Single father and poor Southern farmer Ty Ty Walden has a plan to save his farm and his family: He will tear his fields apart until he finds gold. While Ty Ty obsesses over his fool’s quest, his sons and daughters search in vain for their own dreams of instant happiness—whether from money, violence, or sex. God’s Little Acre is a classic dark comedy, a satire that lampoons a broken South while holding a light to the toll that poverty takes on the hopes and dreams of the poor themselves. This ebook features an illustrated biography of Erskine Caldwell including rare photos and never-before-seen documents courtesy of the Dartmouth College Library.

KINDLE PURCHASE LINK

MY REVIEW:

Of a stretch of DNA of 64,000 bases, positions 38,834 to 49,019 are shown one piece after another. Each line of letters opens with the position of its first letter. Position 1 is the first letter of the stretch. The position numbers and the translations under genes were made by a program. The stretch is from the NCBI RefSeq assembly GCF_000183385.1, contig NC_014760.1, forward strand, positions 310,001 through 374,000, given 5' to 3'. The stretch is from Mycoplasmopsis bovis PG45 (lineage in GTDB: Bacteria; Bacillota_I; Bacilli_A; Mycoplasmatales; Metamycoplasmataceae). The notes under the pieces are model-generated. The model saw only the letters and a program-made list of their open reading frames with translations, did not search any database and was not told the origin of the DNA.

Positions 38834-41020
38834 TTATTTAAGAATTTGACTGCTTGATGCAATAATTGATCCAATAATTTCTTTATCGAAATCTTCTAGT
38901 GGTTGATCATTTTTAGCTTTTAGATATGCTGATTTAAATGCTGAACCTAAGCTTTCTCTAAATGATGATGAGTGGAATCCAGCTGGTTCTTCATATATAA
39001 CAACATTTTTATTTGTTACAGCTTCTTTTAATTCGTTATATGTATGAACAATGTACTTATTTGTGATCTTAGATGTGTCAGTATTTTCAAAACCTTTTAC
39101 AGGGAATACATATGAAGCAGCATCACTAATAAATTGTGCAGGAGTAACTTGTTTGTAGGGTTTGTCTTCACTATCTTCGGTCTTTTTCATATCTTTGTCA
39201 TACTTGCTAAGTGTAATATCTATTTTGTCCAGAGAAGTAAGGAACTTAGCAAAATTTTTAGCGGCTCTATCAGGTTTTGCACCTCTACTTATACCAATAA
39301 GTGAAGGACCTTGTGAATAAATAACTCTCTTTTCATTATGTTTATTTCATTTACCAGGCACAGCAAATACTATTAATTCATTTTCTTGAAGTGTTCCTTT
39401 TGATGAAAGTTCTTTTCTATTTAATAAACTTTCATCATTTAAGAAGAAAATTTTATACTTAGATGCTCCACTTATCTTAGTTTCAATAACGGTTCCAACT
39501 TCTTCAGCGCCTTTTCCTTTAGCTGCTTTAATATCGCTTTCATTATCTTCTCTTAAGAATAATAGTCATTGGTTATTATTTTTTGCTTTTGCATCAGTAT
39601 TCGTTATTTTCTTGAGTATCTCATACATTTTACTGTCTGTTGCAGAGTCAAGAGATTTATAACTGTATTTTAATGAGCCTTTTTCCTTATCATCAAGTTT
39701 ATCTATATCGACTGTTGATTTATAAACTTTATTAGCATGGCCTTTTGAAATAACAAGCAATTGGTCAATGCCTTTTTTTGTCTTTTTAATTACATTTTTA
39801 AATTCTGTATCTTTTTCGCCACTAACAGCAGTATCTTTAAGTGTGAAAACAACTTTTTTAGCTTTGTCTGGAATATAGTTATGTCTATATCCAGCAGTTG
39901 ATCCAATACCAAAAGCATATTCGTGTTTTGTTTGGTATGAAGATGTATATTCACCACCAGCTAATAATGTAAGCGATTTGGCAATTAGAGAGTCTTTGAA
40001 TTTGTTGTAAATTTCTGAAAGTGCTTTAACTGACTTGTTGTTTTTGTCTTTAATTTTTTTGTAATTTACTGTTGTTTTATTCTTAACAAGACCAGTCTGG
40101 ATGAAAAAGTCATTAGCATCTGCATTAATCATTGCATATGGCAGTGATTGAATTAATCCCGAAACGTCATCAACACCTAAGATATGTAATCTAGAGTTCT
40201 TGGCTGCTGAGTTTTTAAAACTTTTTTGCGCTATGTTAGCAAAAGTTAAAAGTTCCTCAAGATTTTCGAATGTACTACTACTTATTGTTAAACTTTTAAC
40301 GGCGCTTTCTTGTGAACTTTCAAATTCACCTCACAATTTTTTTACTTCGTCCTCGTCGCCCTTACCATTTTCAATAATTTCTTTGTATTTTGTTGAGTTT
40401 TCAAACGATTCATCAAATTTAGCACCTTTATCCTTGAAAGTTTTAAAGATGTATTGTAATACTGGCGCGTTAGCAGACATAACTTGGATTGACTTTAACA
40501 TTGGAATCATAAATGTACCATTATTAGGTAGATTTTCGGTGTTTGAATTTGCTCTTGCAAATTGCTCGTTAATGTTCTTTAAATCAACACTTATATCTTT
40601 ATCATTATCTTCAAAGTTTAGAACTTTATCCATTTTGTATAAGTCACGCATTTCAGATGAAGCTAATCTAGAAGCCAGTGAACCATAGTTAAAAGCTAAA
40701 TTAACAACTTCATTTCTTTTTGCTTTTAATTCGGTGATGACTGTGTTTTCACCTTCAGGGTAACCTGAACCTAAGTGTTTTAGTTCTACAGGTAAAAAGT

I have always been a huge fan of Erskine Caldwell’s writing and lucked out recently in finding several of his books in a half-price book store in Dallas. I bought all of them and am now rereading them. I started with “God’s Little Acre.” This book was first published in 1933 and there is no way on earth this book would be published in today’s social climate. Erskine depicts poverty, attitudes, and social separations perfectly in this story. It opens with Ty Ty Walden digging deep holes all over his small Georgia farm. He is convinced there is gold under the ground. Two of his sons help him daily with the digging while sharecroppers make a half-hearted attempt to farm the land that isn’t riddled with holes. Because Ty Ty is a god-fearing man, he has designated one acre of his farm as God’s little acre with all profits realized from that acre to be donated to the church. However, when he thinks he is close to finding gold on that acre, he moves it. 🙂 Caldwell had such a distinct style of writing. The dialogue is original and true to the times and demographics of the story. Phrases such as “and that’s a fact,” follow many conversations. The loose morals of the women in this story are depicted in such a way that is believable but not offensive (at least to me.) As the story unfolds, there are two major plots. The first being gold fever and the second being a different life that depends on the cotton gin running to survive. When the big wigs shut down the gin to starve out the workers, Ty Ty’s son-in-law takes the matter into his hands, determined to push past the guards, turn the power back on and return his people to work. It doesn’t end well for him. This book could possibly be classified as a tragedy, or perhaps as a high-drama, but at best it is the work of an author who dared to blur the lines and be boldly “real.” Caldwell’s greatest strength is in portraying three-dimensional characters and what motivates each. He writes from multiple points of view (a no-no in today’s literary world.) It is a classic no-holds-barred novel. If you have a weak stomach or strong social morals, this book is not going to be for you. But if you want to explore the writing genius of Erskine Caldwell, it’s a great place to start. Interestingly enough, the story is classified on Amazon as dark humor, classic humor, and literary satire. In my opinion, none of that fits. I will be making my way through the collection that I purchased. On a final note, Caldwell died in 1987. Thank goodness the publishing houses didn’t decide to keep publishing new work using a ghostwriter after his death.